Islamic State Affiliate Claims Responsibility For Attack On Egyptian Soldiers NPR's Rachel Martin speaks with Kareem Fahim, Middle East reporter for The New York Times, about the massive attack on Egyptian soldiers by militants in the Sinai Peninsula Wednesday.
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Islamic State Affiliate Claims Responsibility For Attack On Egyptian Soldiers

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Islamic State Affiliate Claims Responsibility For Attack On Egyptian Soldiers

Islamic State Affiliate Claims Responsibility For Attack On Egyptian Soldiers

Islamic State Affiliate Claims Responsibility For Attack On Egyptian Soldiers

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  • <iframe src="https://www.npr.org/player/embed/419240745/419240746" width="100%" height="290" frameborder="0" scrolling="no" title="NPR embedded audio player">
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NPR's Rachel Martin speaks with Kareem Fahim, Middle East reporter for The New York Times, about the massive attack on Egyptian soldiers by militants in the Sinai Peninsula Wednesday.

RACHEL MARTIN, HOST:

A deadly day on Egypt's Sinai Peninsula today. Militants staged several nearly simultaneous attacks on military checkpoints and other positions in the northern Sinai, not far from the border with Gaza and Israel. Egypt's military says 17 soldiers were killed, though local security officials reported more than 50 dead. An ISIS affiliate, Sinai Province, claimed responsibility on Twitter for the raids. The attacks follow the assassination two days ago on Egypt's top prosecutor in Cairo. Joining us from Cairo is Kareem Fahim of The New York Times. Thanks so much for being with us.

KAREEM FAHIM: Thank you for having me.

MARTIN: You write that today's attacks have turned the area where we're focused on in the Sinai into a war zone. What more can you tell us about how the attacks happened and the motives behind them?

FAHIM: Well, it's our understanding that the attacks began at about 6 a.m. with coordinated assaults on several security checkpoints. And then at a certain point, the militants moved into a town in the northern Sinai called Sheikh Zuweid, where they besieged a police station, fought gun battles with the authorities. They were eventually driven out of the town later in the afternoon, after the Egyptian military was forced to conduct airstrikes.

MARTIN: As we mentioned, this group calls itself the Sinai Province of the Islamic State. What's the nature of this group's actual connection to ISIS?

FAHIM: So this group declared its affiliation with the Islamic State last year. And its tactics and methods have differed in important ways from the conduct we've seen from the Islamic State militants in Iraq and Syria. We haven't seen the kind of mass killings of civilians that have typified the insurgency in those places. They have largely limited their attacks to Egypt's security services. For the most part, their attacks have been very directed. The attack today was the biggest of a familiar type of attack, where they'll launch sort of an overwhelming sort of assault on military checkpoints. And the Egyptian army has remained very vulnerable to these attacks and has not adapted well to them.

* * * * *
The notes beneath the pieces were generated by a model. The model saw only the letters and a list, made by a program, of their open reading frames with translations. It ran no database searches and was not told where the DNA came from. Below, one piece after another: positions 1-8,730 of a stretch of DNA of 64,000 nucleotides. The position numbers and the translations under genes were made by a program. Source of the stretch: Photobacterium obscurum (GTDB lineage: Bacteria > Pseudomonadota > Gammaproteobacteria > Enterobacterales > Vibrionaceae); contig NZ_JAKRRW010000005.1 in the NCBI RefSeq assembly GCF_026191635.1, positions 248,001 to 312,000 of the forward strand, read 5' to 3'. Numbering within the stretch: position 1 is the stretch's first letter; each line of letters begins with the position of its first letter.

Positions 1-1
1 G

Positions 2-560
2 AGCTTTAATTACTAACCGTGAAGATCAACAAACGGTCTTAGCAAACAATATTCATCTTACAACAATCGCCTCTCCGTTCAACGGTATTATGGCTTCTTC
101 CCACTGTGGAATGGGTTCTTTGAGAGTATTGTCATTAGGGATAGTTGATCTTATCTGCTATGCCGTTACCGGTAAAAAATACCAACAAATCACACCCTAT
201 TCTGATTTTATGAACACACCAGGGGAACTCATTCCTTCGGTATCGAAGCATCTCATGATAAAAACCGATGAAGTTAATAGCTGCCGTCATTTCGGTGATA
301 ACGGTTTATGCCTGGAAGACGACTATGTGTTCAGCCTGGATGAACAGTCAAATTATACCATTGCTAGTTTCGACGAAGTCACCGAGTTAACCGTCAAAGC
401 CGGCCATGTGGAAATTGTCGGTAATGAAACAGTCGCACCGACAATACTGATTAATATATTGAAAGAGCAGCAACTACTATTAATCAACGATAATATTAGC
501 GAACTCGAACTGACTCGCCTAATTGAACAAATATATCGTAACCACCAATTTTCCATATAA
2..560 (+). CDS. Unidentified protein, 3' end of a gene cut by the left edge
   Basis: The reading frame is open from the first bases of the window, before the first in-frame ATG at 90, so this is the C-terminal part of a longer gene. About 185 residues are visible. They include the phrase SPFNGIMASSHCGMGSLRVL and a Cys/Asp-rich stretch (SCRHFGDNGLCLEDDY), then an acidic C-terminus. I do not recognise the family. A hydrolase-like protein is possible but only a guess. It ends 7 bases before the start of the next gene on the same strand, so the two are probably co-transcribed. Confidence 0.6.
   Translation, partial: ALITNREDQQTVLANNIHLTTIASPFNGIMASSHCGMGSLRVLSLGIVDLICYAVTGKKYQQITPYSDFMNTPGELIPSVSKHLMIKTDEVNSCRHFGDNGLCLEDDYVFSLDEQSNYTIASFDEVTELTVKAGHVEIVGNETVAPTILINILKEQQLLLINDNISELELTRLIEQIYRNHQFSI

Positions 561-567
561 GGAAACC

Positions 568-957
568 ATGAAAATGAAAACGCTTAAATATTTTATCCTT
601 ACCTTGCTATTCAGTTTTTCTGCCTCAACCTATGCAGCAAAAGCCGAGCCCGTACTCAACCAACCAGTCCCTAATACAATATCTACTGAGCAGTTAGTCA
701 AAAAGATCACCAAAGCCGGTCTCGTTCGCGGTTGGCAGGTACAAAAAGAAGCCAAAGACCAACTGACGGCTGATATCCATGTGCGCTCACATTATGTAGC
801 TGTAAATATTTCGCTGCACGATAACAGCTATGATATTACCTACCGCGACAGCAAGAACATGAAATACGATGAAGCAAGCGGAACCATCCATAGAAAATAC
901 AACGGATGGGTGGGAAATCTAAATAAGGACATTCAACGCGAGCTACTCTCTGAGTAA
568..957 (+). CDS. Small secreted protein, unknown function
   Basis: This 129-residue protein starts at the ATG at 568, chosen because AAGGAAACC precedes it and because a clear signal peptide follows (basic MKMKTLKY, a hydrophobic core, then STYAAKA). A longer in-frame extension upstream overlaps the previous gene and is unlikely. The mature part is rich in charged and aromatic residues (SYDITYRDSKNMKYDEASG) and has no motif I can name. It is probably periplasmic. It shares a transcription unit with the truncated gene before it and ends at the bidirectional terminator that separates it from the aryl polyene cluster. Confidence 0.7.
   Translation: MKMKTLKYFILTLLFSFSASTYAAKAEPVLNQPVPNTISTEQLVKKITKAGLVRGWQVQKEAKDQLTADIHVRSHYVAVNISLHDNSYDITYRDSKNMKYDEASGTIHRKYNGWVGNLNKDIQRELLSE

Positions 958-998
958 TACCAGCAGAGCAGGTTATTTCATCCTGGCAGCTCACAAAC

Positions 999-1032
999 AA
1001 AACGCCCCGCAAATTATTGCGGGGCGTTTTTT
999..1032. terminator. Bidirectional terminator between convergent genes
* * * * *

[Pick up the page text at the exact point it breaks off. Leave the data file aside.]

MARTIN: This fight has going on in the Sinai for a long time. The scope of this attack today - the sophistication - is it an indication that the Sinai province is growing in strength in Egypt? What does it mean?

FAHIM: I don't think we know exactly what it means. It may - you know, there are people who will tell you that it may indicate that the group is sort of more actively receiving sort of direction from other groups overseas regarding tactics. People also say that it was inevitable over time, that groups like this would grow more sophisticated as they began to understand the tactics of their opponents in the military and the police. And so it may be that it's an evolution, and it may be evidence of greater coordination with the broader Islamic State entity.

MARTIN: What does this mean for the government of Egypt and President Abdel Fattah el-Sisi? What are the stakes if he and his government can't get control of the fighting in Sinai?

FAHIM: Well, the consequences, obviously, for the Egyptian people are dire. I mean, we're facing potentially a prolonged period of violence and instability, and, you know, the attacks have spread to other parts of the country. There seems to be a proliferation of new militant groups, as well, whose motives and membership are not very well understood yet. We don't know, for instance, yet who carried out the assassination of the Egyptian prosecutor on Monday. And so that will be very worrying for the government.

MARTIN: Kareem Fahim of The New York Times on the line from Cairo. Thank you so much.

FAHIM: Thank you.

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